Inequality of Income distribution may be one of the most talked about issues in Economics today. This lesson will outline two of the methods Economists and other social scientists use to represent the degree of inequality in income distribution within and between nations. The Gini Coefficient and the 20/20 Ratio
In this lesson we’ll have a close look at two different types of economic growth: short-run “actual” growth and long-run “potential” growth. We’ll illustrate the two types of growth in both a PPC and an AD/AS model and discuss the sources of economic growth.
A previous video lesson (Introduction to Bond Markets and Interest Rate Determination), it was explained that under some circumstances, persistent government budget deficits and growing national debt can drive up interest rates as investors’ demand for the nation’s bonds decreases while supply increases, driving up the government’s borrowing costs.
In this lesson we will examine the circumstances under which this “crowding-out effect” will NOT occur, by looking at data on budgets balances, interest rates and savings rates for the United States between 2000 and 2011.
One of the least understood topics among introductory Econ students is how bond markets work. This video lesson introduces the bond market, and explains how the demand for a government’s debt is an important determination of the borrowing costs faced by that government. We will answer some important questions about bond markets, such as, “What’s the relationship between bond prices and bond yields?” and “How could budget deficits and debt affect interest rates?”
In the next video we’ll examine circumstances under which large budget deficits and national debt may NOT drive up a government’s borrowing costs.
In this lesson we distinguish between the different situations a government’s budget may be in and explain how the level of national debt is determined by past years’ budget balances.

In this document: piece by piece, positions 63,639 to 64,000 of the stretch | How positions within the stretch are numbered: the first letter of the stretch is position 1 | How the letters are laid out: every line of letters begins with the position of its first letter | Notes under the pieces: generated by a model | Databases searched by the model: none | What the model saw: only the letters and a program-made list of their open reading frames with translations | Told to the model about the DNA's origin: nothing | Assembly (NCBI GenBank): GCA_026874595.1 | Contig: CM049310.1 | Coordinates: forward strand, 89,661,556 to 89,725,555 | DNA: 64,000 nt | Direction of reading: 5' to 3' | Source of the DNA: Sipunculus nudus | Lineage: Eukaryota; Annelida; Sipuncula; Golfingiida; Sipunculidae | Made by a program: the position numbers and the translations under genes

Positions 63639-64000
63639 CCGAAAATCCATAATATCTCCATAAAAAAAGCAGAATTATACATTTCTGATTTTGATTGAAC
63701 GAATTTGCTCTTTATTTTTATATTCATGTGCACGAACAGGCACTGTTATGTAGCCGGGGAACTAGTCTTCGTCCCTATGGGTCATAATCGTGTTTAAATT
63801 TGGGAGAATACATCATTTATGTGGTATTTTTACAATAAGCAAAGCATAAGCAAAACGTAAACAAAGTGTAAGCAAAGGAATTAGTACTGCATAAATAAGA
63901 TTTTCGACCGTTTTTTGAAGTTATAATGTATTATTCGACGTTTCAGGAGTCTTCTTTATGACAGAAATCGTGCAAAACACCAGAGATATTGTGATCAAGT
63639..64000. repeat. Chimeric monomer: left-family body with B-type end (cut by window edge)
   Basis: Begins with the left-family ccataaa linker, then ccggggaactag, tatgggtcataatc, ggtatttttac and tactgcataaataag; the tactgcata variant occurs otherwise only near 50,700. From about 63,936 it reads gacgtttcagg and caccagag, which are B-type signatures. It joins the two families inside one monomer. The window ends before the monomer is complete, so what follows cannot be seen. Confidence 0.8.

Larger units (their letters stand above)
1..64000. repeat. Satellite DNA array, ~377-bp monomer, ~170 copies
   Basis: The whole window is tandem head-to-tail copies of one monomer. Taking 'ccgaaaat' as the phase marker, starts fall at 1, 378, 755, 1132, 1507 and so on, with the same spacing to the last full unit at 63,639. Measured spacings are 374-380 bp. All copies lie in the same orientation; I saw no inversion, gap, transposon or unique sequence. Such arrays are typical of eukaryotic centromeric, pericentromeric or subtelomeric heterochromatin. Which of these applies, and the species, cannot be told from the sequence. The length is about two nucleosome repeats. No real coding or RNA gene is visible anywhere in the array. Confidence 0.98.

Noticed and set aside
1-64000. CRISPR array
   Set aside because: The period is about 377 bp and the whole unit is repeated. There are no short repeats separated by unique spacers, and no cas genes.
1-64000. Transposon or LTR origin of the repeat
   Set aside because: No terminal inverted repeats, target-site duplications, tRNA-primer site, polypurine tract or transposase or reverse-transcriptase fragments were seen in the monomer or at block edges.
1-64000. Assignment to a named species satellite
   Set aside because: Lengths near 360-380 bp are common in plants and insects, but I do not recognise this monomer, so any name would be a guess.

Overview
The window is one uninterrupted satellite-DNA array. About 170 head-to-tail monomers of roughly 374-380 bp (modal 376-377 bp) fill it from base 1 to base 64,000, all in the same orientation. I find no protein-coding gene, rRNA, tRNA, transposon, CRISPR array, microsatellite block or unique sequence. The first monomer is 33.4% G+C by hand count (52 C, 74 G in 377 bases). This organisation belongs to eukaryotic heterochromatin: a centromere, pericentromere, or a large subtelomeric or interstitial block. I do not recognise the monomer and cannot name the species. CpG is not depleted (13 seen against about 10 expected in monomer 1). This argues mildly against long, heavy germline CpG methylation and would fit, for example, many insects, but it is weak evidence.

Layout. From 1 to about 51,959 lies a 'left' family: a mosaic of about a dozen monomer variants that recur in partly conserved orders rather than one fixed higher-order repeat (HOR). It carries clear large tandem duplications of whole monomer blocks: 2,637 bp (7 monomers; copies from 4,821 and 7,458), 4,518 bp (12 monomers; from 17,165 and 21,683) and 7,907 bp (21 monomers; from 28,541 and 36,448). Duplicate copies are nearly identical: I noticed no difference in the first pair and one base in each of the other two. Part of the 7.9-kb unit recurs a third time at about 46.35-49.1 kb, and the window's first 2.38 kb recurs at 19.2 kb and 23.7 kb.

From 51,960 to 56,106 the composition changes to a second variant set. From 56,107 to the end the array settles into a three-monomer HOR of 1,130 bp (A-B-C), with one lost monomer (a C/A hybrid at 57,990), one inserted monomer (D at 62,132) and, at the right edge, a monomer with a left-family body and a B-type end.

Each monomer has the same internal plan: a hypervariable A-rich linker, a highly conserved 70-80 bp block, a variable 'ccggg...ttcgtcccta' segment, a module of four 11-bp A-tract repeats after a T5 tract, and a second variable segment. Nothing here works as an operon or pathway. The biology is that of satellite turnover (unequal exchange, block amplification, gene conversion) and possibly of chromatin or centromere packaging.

We will examine several case studies within Europe and outline the circumstances under which government debt is considered to be a burden and when it is not, according to the terms outline in the European Union’s Stability and Growth Pact
There are two things in life that are guaranteed: Death and… taxes. But how a tax affects individuals and society depends on the tax system in place in a particular country. Three tax systems exist, often alongside one another, in different countries and to varying degrees. These are:
This video will outline the different effects of the three tax systems on three hypothetical individuals earning different levels of income.
Part one shows how to calculate the amount of tax paid and the average tax rates under a progressive marginal income tax system and a proportional tax system.
Part 2 will calculate the amount of tax paid and the average tax rates on three individuals under a consumption tax system and explore the impact of the three different tax systems on a nation’s income distribution using a Lorenz curve.
In the second part of this lesson we will calculate the impact of consumption taxes on the amount of tax paid and the average tax rate of three hypothetical individuals. We will then compare the three tax systems (progressive marginal income taxes, proportional income taxes and consumption taxes) on a country’s income distribution using a Lorenz curve.
Monetary Policy is often employed during recessions to try and stimulate aggregate demand by reducing interest rates in the banking system. The effectiveness of these policies, however, depends on just how responsive the private sector is to decreases in the interest rate initiated by the central bank.
During mild recessions, when Investment demand is still relatively strong and businesses will respond to lower interest rates by demanding more funds for capital investments, expansionary monetary policy can be relatively effective at stimulating aggregate demand and moving the economy back towards its full employment level of output. However, if a country is in a deep recession, then investment demand will be weak and businesses will be relatively unresponsive to lower interest rates, as low confidence and the expectation of future deflation creates a strong incentive to save, rather than invest.
This lesson will use the money market diagram and the investment demand curve in the loanable funds market to evaluate the effectiveness of monetary policy during recessions. Based on this evaluation, we can better understand the circumstances under which expansionary fiscal policy may be justified, despite its effect on deficits and debt.